Physics and Astronomy holds an Athena SWAN Silver award which recognises our commitment to tackling gender inequality. An applied set of core values, improved recruitment processes and positive public engagement and outreach are among the practices that helped us achieve this status. Our silver award submission demonstrated how good practice is being implemented for everyone in the school, from undergraduate and postgraduate students through to all job families and levels. For example, we have invested in a baby-changing and nursing room and we are tackling gender stereotyping in schools through our outreach programme.
The Physics and Astronomy Equality, Diversity and Inclusion Committee coordinates the school's Athena Swan applications. Our successful 2018 Athena Swan Silver submission and action plan can be found at the bottom of the page. The University also holds an Athena SWAN Silver award.
Physics and Astronomy is also home to a highly active Women’s Physics Network, which was recognised for its ‘exceptional contribution’ with a Vice-Chancellor’s Award in 2017.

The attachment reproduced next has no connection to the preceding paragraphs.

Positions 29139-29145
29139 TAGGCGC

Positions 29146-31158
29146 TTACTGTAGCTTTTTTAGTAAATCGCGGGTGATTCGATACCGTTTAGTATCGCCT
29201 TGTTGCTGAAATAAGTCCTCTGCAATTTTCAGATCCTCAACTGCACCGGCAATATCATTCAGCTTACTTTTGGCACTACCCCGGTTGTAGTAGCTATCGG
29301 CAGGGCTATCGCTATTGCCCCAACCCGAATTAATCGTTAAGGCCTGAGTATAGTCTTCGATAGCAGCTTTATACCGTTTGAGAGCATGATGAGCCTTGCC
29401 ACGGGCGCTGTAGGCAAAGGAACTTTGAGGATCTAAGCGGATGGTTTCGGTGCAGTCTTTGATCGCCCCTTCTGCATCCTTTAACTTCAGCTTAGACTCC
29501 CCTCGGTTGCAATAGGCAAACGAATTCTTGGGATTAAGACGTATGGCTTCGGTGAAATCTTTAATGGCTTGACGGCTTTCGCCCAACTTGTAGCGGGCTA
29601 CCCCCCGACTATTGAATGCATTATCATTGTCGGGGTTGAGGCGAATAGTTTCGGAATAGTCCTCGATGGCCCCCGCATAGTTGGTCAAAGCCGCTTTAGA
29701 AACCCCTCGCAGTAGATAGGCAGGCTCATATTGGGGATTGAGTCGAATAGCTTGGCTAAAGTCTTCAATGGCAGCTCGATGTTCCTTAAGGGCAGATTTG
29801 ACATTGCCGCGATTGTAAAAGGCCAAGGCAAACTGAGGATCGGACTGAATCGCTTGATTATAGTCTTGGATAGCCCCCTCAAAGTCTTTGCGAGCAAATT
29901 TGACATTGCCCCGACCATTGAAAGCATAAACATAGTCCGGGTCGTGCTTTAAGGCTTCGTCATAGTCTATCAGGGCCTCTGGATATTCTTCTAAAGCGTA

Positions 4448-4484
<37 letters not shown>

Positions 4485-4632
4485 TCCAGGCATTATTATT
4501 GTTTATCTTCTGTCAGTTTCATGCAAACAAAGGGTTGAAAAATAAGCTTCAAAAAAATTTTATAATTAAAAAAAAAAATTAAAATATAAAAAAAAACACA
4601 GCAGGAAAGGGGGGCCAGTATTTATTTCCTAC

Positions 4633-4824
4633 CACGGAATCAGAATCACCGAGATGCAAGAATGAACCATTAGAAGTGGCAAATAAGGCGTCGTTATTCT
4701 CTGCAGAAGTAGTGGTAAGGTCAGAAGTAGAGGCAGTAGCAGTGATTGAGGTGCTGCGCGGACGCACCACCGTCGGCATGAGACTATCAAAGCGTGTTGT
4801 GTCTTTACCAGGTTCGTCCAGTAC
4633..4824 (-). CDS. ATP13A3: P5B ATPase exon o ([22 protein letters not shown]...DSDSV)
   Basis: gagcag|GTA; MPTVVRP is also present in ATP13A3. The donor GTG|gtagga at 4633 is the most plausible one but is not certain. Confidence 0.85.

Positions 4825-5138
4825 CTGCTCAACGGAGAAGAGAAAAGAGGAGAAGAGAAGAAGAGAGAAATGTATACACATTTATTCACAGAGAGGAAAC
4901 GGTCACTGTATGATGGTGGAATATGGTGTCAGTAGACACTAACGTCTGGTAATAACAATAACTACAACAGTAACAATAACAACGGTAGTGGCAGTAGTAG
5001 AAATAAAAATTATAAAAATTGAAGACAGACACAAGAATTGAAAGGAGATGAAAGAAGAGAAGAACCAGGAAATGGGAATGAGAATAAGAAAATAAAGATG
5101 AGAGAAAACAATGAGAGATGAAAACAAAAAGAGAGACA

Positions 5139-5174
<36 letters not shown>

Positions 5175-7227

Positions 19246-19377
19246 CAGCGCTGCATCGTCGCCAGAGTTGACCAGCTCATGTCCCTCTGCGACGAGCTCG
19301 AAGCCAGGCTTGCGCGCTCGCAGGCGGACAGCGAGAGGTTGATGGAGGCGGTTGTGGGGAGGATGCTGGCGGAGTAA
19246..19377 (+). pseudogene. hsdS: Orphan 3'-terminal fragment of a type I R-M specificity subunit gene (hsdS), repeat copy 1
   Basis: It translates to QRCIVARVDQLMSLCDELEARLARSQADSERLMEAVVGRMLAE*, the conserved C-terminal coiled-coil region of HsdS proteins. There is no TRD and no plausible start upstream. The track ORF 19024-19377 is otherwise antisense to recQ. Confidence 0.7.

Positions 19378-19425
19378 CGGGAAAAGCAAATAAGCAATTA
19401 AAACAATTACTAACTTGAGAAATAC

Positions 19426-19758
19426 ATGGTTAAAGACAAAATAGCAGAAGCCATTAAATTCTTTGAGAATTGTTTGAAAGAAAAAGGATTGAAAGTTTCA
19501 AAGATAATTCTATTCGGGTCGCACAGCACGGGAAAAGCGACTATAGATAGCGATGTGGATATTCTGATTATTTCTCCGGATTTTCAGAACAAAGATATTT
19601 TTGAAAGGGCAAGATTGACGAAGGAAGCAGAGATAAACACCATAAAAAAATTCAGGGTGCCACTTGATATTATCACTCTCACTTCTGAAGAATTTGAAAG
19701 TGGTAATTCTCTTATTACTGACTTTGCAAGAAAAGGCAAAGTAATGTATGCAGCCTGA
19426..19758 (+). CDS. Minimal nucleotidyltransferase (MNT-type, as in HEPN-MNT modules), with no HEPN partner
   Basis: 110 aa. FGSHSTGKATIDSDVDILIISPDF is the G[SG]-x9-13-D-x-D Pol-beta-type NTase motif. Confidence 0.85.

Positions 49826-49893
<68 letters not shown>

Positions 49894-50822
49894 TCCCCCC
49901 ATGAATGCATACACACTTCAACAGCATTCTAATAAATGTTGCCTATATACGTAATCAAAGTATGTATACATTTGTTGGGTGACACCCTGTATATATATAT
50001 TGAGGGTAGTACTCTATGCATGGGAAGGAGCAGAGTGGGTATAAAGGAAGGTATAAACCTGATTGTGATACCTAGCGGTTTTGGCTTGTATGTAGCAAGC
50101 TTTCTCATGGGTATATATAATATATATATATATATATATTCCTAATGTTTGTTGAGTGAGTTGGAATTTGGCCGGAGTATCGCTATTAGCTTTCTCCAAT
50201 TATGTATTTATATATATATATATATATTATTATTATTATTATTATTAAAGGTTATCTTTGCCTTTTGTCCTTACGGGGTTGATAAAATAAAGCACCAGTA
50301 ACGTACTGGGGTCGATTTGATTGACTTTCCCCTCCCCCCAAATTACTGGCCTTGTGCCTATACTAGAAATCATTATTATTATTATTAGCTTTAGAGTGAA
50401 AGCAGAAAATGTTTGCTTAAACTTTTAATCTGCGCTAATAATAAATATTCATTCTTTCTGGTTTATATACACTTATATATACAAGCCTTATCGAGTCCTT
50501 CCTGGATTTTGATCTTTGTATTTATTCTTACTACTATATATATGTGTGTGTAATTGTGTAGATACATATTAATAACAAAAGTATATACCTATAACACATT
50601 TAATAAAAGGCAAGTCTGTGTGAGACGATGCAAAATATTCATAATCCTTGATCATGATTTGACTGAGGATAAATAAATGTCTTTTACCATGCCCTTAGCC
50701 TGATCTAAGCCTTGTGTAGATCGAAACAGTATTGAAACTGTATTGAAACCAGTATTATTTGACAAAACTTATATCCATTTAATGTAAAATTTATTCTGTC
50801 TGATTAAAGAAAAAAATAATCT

Project Juno is the Institute of Physics scheme that recognises departments that demonstrate they have taken action to address the under-representation of women in university physics, and to encourage better practice for both women and men.
We were awarded Project Juno Practitioner status in 2017, which recognises the actions we’re taking to address the under-representation of women in Physics and Astronomy. The status acknowledges the effectiveness of several initiatives that are creating an equitable working culture, in which students and staff can achieve their full potential. We endorse the five Project Juno Principles, and will now work towards Champion status.
The Physics and Astronomy Equality, Diversity and Inclusion Committee coordinates our Project Juno applications.